WordPress personalizing made easy

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wordpress personalizingIn the article WordPress personalizing made easy, you will learn what the basic steps are to modify a standard WordPress Theme . In the examples I used the Twenty Twelve theme.

Anatomy of a WordPress theme

WordPress themes basically consist of three main types of files.

  • The stylesheet (style.css) which controls the visual design and layout of the web pages.
  •  The template files which control the way WordPress generates pages and then displays them in the browser. Examples : header.php, sidebar.php, footer.php, etc
  •  The optional functions file (functions.php).

Modification possibilities

You can modify WP functionality in changing the core code. If you change for example the files in wp-content/themes/ “name of the theme” (the so called parent theme folder) – you will loose your modifications after the next update ! To avoid that, you have to use the the child theme mechanism !

Child themes basics

A WordPress child theme is a theme that inherits the functionality of another theme called the parent theme. The child theme allows you to modify or add to the functionality of the parent theme.

Create a child directory in wp-content/themes. The name convention for the child directory is : parent theme name-child (example : twentytwelve-child)

In the child theme directory, create a file called style.css. This is the only file required to make a child theme!

The style sheet must start with the following lines:
Theme Name: Twenty Twelve Child <– required : can be any theme name
Theme URI: http://phoenix-it-mos.com/twentytwelve-child <– optional
Author: Marc Oscar Schwager <– optional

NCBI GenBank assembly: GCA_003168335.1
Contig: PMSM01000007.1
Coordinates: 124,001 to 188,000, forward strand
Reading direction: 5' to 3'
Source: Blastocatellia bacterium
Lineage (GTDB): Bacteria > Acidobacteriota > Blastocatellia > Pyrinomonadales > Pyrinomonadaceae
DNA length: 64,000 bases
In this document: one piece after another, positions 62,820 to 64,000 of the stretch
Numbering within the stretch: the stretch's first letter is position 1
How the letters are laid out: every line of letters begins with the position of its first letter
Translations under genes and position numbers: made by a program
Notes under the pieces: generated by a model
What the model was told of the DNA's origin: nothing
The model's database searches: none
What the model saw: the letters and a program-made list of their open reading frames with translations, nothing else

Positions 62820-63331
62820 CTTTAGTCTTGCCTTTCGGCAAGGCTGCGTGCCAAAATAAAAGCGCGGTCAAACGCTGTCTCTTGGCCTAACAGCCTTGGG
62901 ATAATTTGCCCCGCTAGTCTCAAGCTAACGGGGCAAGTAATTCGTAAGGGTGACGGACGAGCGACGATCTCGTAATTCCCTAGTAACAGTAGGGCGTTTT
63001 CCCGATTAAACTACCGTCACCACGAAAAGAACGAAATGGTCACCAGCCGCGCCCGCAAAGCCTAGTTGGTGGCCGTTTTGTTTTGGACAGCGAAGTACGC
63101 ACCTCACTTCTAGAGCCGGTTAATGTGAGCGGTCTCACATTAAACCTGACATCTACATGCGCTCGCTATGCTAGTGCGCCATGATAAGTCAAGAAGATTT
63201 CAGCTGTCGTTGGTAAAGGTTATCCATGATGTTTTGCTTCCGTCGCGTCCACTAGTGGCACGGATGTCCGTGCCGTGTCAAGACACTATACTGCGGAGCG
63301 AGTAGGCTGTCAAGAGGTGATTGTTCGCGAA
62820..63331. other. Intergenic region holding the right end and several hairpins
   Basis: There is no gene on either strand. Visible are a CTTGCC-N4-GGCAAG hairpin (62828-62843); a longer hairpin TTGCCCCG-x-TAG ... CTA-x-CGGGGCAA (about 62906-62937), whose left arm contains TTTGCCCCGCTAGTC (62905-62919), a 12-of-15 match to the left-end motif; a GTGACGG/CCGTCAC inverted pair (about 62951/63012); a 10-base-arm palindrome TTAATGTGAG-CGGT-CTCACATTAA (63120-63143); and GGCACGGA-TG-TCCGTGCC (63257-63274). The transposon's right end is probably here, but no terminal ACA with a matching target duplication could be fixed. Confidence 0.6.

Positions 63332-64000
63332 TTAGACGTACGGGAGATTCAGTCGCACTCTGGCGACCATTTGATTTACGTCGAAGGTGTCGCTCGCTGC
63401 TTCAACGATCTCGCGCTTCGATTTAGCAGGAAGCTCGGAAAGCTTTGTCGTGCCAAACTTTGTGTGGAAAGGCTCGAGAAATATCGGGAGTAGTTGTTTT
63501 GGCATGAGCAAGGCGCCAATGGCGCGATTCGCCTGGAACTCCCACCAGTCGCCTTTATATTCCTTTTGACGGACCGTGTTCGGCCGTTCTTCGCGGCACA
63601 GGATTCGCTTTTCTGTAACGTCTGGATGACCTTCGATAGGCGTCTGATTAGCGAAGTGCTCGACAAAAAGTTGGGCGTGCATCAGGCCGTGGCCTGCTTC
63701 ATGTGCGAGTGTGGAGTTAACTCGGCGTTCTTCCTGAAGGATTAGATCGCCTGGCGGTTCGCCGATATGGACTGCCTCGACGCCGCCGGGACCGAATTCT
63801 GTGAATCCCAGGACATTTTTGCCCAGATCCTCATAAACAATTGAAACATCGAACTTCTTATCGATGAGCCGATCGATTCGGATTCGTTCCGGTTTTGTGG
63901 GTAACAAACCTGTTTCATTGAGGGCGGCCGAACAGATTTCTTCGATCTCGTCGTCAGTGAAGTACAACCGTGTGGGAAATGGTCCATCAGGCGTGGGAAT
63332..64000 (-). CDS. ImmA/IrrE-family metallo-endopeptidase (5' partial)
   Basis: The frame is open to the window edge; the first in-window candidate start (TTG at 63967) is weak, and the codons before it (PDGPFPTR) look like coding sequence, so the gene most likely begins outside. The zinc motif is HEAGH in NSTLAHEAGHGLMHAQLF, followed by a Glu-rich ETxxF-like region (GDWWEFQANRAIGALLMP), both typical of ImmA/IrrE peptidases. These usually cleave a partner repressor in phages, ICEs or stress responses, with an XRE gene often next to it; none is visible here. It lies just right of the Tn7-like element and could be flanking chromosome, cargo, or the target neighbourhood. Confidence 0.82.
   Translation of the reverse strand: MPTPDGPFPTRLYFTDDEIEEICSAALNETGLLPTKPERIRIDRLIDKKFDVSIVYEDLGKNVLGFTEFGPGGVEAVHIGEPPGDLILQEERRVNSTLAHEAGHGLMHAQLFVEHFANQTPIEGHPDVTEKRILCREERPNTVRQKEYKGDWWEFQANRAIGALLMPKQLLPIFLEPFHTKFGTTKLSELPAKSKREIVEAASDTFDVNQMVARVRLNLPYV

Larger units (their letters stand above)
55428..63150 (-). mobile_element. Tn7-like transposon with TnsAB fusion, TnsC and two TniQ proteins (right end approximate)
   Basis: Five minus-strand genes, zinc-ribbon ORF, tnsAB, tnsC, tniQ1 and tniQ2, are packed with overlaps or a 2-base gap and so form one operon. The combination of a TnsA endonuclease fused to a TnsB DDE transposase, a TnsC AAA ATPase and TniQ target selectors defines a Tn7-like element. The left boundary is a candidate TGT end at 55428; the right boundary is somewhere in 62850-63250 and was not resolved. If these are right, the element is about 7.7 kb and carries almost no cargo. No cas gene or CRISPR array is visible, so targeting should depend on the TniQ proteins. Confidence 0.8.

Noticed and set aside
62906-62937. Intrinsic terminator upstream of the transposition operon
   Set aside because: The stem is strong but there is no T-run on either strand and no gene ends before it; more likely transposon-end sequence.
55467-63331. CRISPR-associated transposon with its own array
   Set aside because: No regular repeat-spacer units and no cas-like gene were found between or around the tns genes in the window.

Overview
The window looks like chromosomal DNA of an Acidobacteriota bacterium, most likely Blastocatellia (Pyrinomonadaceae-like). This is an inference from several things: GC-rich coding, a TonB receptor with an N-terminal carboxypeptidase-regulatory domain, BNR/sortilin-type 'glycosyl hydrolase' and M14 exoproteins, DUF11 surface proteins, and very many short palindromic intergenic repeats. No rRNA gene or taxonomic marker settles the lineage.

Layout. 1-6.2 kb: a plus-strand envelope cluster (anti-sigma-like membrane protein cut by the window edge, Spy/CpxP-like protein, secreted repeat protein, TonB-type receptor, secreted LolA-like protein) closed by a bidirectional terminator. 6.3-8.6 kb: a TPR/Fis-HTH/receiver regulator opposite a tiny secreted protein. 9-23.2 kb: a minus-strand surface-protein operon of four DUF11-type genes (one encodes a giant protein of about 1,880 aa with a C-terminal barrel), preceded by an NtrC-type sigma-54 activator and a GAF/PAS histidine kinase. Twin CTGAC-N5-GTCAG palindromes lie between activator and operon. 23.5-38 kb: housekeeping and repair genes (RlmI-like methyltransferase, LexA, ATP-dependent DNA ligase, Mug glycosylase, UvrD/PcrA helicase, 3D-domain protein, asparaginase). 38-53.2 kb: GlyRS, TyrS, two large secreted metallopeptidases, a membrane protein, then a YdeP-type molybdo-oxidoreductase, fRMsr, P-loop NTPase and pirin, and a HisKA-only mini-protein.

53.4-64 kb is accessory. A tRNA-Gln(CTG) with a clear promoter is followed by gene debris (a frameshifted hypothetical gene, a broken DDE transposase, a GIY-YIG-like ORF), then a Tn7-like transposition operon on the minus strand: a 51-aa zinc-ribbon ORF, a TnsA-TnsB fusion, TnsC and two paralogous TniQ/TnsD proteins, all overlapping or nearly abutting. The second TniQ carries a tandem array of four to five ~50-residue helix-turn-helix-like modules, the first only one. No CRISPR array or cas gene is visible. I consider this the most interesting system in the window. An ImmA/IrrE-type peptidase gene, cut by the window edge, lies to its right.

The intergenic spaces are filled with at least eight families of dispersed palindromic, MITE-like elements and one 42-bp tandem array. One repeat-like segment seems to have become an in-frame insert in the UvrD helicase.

Author URI: http://phoenix-it-mos.com/ <– optional
Template: twentytwelve <– required : must be a directory match of the parent theme
Description: Twenty Twelve Child Theme from MOS <– optional
Version: 1.0 <– optional

/* — Theme customization starts below — */

Connect the child and the parent CSS

– The old way

This method slows down the page load and is only for older themes which don’t use the wp_enqueue_style method.

Put the following code at the beginning of the child CSS file :
@import url(“../path to the parent theme/style.css”);

– The new way

This method gives a faster loading web page, but it is eventually incompatibility with some (old) plugins.

Add the following code to the functions.php file:


function add_require_scripts_files() {
wp_enqueue_style(‘layout’, get_template_directory_uri().’/style.css’, array(), ‘1.0.0’, “all”);
add_action( ‘wp_enqueue_scripts’, ‘add_require_scripts_files’ );


Activate the child theme

Log in to your site’s dashboard and go to Administration Panels > Appearance > Themes. You will see your child theme listed there. Click Activate.

Change more than just the stylesheet

Your child theme can overwrite any file in the parent theme. Simply include a file of the same name in the child theme directory, this will overwrite the equivalent file in the parent theme directory.
There is one exception : the functions.php file. More information see below “The child functions.php file”

Hooks basics

Hooks are “filters” and “actions” that give us the ability to customize, extend and enhance WordPress.

WordPress hooks refer to two things – actions and filters. Actions allow us to do things, while filters change data.